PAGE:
Next Gulf Gate Library open house set for Aug. 29

A Harvard Jolly Architecture firm rendering shows the exterior of the new Gulf Gate Library. Image courtesy Sarasota County

Sarasota County staff is continuing to seek a temporary location for the Gulf Gate Library before construction of the new facility gets under way in early 2013, Project Manager Carolyn Eastwood told the County Commission during its Aug. 20 budget workshop.

In the meantime, Eastwood said, a fourth public meeting has been scheduled for Aug. 29, to allow the public to see the preliminary designs that have been completed, as well as the building materials and finishes that have been selected.

The open-house style meeting will be held from 5 to 7 p.m. at St. Andrew United Church of Christ, 6908 Beneva Road, Sarasota.

No formal presentation will be provided, a county news release says.

The new, two-story library, which will be about 25,000 square feet, will replace the 17,000-square-foot library on the same site, at 7112 Curtiss Ave., Sarasota.

Eastwood reminded the commissioners they last had discussed the project on June 26, when they gave it a go-ahead.

Plans call for the design to be completed in December, she said, with construction to get under way in February 2013; a ribbon-cutting is planned for April 2014.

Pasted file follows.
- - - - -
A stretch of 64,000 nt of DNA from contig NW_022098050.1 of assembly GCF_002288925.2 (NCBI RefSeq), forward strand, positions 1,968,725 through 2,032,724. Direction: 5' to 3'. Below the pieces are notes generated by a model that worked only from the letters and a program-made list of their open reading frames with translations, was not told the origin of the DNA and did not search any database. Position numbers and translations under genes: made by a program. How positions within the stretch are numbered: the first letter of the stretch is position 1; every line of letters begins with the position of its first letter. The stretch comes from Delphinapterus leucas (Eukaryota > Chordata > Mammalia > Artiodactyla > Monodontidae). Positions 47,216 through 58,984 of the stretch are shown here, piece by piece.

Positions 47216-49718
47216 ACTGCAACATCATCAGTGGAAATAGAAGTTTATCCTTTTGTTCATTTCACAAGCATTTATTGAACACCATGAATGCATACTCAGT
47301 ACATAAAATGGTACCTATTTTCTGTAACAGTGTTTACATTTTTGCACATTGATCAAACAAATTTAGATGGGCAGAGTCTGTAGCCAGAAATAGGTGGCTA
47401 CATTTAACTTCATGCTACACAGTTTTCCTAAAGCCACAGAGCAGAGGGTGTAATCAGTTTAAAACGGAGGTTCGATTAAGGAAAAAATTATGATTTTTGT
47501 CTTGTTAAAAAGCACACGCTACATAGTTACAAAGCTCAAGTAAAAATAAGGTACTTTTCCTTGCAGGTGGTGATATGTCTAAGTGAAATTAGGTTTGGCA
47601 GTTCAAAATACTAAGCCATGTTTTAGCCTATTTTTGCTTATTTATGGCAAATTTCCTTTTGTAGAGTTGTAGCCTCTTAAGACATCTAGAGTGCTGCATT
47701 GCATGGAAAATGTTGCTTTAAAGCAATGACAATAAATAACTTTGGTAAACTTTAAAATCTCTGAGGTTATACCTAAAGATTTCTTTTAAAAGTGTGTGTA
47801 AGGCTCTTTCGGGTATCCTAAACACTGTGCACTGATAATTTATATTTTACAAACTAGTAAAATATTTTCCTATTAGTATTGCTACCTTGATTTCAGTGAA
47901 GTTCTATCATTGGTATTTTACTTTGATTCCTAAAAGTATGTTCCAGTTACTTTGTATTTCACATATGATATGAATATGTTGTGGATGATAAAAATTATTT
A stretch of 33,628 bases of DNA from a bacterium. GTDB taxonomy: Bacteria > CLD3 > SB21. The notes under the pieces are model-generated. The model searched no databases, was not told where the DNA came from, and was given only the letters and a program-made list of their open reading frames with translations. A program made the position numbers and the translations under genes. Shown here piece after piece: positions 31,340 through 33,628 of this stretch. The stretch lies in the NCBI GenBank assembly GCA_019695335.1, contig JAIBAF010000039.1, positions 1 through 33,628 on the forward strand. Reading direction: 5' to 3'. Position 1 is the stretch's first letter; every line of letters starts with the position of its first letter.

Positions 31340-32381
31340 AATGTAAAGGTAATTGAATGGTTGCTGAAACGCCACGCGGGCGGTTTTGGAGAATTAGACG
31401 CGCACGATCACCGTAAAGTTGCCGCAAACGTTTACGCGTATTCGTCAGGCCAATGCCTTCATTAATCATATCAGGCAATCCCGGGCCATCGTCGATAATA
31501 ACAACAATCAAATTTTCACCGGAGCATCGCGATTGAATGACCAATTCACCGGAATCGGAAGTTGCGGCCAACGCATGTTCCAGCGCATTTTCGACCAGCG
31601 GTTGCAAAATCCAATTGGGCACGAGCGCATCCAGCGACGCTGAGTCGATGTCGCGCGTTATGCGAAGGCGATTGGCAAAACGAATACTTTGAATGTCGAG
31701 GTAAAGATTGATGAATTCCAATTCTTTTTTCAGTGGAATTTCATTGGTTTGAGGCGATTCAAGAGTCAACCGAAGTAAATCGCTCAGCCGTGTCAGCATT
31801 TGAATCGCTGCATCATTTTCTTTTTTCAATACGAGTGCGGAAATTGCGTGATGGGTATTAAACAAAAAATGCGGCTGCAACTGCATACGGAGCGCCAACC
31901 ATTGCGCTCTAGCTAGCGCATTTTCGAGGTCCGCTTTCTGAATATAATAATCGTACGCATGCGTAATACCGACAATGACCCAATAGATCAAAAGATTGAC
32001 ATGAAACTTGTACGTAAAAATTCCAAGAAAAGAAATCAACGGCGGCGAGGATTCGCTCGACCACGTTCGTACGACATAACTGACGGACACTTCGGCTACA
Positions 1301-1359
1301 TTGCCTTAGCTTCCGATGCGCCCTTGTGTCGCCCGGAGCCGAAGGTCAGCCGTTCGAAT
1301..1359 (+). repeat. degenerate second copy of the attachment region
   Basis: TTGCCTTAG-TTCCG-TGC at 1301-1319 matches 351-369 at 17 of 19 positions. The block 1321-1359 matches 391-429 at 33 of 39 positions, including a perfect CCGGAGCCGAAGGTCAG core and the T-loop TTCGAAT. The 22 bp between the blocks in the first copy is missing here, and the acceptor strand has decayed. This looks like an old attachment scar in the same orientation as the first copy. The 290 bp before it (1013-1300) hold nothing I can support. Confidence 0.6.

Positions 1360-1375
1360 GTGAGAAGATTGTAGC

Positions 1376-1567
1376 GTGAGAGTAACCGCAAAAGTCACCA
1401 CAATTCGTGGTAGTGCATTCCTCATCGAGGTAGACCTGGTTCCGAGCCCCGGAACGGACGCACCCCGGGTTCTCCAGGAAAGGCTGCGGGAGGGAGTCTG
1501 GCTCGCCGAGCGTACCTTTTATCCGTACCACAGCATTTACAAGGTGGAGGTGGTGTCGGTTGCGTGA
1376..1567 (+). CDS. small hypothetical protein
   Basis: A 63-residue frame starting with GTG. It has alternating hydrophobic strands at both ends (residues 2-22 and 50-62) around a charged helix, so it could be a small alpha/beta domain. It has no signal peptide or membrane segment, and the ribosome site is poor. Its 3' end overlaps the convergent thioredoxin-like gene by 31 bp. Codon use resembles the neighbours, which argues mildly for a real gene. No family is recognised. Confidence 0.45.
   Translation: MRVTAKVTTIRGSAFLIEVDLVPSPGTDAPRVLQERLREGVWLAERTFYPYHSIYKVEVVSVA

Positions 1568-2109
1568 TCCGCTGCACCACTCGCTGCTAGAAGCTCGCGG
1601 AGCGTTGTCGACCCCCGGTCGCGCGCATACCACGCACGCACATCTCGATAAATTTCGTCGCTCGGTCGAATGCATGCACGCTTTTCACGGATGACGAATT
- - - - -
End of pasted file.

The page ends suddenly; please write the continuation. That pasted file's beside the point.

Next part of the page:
Although a discussion during the July meeting of the Sarasota County Planning Board raised the issue of whether the new library would needed as much physical space as the design includes — given rapid changes in technology, such as more demand for digital books — the commissioners did not pose any questions about that during the budget workshop.

On Aug. 3, Commissioner Nora Patterson had forwarded to Sarabeth Kalajian, the county’s general manager of libraries, an email from a resident referencing the Planning Commission meeting comments.

Kalajian responded that she had invited the resident to call her “for a discussion of the plans for the new Gulf Gate Library including technological advances to benefit library users as well as to increase staff efficiency.”

Kalajian and library board members have told this reporter on numerous occasions that the library is very popular with residents, including neighborhood teenagers.

During her Aug. 20 remarks, Eastwood mentioned not only the planned drive-through drop-off feature for library patrons and the automated materials check-in and sorting systems, but also the inclusion of meeting rooms in the design, saying they are in great demand by library users.